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For the past 25 years, it has been known that alterations in DNA methylation (DNAm) occur in cancer, including hypomethylation of oncogenes and hypermethylation of tumor suppressor genes. However, most studies of cancer methylation have assumed that functionally important DNAm will occur in promoters, and that most DNAm changes in cancer occur in CpG(More)
Inactivation of tumour suppressor genes is central to the development of all common forms of human cancer. This inactivation often results from epigenetic silencing associated with hypermethylation rather than intragenic mutations. In human cells, the mechanisms underlying locus-specific or global methylation patterns remain unclear. The prototypic DNA(More)
Tumour suppressor genes (TSGs) inhibiting normal cellular growth are frequently silenced epigenetically in cancer. DNA methylation is commonly associated with TSG silencing, yet mutations in the DNA methylation initiation and recognition machinery in carcinogenesis are unknown. An intriguing possible mechanism for gene regulation involves widespread(More)
CTCF, a conserved, ubiquitous, and highly versatile 11-zinc-finger factor involved in various aspects of gene regulation, forms methylation-sensitive insulators that regulate X chromosome inactivation and expression of imprinted genes. We document here the existence of a paralogous gene with the same exons encoding the 11-zinc-finger domain as mammalian(More)
CONTEXT Changes over time in epigenetic marks, which are modifications of DNA such as by DNA methylation, may help explain the late onset of common human diseases. However, changes in methylation or other epigenetic marks over time in a given individual have not yet been investigated. OBJECTIVES To determine whether there are longitudinal changes in(More)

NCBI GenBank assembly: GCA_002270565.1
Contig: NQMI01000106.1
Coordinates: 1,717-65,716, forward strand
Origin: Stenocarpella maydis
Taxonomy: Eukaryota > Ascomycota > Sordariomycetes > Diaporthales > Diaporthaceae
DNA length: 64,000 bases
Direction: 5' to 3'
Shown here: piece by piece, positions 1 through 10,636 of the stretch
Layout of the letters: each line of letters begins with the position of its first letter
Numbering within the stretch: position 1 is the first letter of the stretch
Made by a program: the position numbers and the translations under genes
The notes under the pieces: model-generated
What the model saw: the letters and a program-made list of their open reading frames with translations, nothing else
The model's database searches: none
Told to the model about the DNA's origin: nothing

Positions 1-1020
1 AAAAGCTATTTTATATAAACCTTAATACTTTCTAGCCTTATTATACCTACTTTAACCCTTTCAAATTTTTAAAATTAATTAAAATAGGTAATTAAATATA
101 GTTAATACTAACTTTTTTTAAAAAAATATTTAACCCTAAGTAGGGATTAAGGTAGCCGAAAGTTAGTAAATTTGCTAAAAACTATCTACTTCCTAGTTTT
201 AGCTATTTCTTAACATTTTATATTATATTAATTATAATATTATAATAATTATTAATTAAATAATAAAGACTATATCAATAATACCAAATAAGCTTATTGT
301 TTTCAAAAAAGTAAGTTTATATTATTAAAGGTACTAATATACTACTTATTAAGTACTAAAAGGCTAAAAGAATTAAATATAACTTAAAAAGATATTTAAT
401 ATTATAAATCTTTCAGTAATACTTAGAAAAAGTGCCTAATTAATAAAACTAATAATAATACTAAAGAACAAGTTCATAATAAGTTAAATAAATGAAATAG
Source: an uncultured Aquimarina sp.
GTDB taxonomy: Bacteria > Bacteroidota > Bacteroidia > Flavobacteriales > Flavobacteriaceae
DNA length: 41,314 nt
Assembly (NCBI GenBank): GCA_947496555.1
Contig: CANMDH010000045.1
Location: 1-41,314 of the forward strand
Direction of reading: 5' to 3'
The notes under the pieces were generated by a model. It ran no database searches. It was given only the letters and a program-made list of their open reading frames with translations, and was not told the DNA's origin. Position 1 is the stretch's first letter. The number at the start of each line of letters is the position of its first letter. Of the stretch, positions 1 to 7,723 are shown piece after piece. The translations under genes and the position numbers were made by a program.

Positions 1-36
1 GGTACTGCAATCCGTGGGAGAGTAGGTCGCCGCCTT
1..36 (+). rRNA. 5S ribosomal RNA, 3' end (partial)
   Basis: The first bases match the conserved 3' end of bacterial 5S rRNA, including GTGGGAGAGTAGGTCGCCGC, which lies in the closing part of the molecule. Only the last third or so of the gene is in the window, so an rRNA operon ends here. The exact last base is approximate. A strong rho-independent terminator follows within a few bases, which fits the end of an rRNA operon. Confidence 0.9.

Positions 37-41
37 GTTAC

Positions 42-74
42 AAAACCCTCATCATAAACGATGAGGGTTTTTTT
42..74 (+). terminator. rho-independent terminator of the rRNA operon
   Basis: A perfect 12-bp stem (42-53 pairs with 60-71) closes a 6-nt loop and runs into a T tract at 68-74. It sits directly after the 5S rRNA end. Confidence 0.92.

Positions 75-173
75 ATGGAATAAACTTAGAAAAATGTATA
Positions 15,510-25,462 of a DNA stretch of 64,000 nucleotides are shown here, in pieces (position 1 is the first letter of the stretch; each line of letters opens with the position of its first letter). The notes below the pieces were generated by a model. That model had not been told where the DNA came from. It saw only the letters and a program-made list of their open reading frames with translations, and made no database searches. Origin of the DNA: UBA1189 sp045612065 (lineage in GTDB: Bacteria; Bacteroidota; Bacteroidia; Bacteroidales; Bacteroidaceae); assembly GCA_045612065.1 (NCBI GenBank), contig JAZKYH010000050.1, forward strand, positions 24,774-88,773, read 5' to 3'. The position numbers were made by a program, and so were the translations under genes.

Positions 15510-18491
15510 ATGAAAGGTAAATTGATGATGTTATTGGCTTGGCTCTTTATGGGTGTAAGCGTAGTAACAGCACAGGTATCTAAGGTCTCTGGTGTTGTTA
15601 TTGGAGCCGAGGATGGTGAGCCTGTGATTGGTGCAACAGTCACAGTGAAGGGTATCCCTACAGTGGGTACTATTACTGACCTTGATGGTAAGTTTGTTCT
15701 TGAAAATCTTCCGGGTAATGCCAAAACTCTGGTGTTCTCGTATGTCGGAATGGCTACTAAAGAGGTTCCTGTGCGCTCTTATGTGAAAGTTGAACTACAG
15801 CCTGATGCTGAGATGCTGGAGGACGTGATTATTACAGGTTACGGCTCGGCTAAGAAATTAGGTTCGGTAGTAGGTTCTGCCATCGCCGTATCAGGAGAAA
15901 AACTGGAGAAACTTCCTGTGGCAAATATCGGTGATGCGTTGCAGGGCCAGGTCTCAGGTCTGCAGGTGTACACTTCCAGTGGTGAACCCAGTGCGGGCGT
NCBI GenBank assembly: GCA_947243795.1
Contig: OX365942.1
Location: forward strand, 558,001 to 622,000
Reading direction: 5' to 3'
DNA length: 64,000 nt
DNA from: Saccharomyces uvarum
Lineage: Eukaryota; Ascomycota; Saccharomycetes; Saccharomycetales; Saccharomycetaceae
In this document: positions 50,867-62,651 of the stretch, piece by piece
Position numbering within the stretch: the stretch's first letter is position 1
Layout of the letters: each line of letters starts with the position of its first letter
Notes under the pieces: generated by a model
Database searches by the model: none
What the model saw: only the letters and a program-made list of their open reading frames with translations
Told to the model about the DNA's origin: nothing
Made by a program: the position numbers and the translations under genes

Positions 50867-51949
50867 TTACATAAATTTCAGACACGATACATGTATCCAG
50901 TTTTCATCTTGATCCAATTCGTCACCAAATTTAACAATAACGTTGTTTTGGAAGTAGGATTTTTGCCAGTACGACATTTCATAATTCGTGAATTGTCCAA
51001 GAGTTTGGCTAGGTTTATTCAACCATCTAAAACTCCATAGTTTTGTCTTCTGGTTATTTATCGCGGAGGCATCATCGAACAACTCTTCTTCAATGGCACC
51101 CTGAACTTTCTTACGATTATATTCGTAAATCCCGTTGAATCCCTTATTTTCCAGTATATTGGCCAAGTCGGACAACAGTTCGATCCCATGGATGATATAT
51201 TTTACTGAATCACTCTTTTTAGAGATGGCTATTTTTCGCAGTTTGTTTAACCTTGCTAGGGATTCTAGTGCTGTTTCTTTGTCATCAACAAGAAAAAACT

Epigenetic alterations in human cancers include global DNA hypomethylation,gene hypomethylation and promoter hypermethylation, and loss of imprinting (LOI) of the insulin-like growth factor-II gene (IGF2). A mechanism for LOI described previously is hypermethylation of a differentially methylated region (DMR) upstream of the H19 gene, allowing activation of(More)
Loss of imprinting (LOI), an epigenetic alteration affecting the insulin-like growth factor II gene (IGF2), is found in normal colonic mucosa of about 30% of colorectal cancer (CRC) patients, but it is found in only 10% of healthy individuals. In a pilot study to investigate the utility of LOI as a marker of CRC risk, we evaluated 172 patients at a(More)
Alterations in DNA methylation (DNAm) in cancer have been known for 25 years, including hypomethylation of oncogenes and hypermethylation of tumor suppressor genes1. However, most Users may view, print, copy, and download text and data-mine the content in such documents, for the purposes of academic research, subject always to the full Conditions of(More)
Loss of imprinting (LOI) is an epigenetic alteration of some cancers involving loss of parental origin-specific expression of imprinted genes. We observed LOI of the insulin-like growth factor-II gene in twelve of twenty-seven informative colorectal cancer patients (44%), as well as in the matched normal colonic mucosa of the patients with LOI in their(More)
In oligodendrocytes some mRNAs are transported from the perikaryon to the distal processes and localized in the myelin compartment where they are translated. This review describes the cis-acting signals and trans-acting factors that mediate intracellular trafficking of myelin basic protein (MBP) RNA, the prototype for such mRNAs in myelinating glia.